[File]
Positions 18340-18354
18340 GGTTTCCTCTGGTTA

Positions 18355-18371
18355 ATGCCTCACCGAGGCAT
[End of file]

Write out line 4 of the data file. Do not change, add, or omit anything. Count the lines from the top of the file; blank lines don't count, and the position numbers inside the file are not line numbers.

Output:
18355 ATGCCTCACCGAGGCAT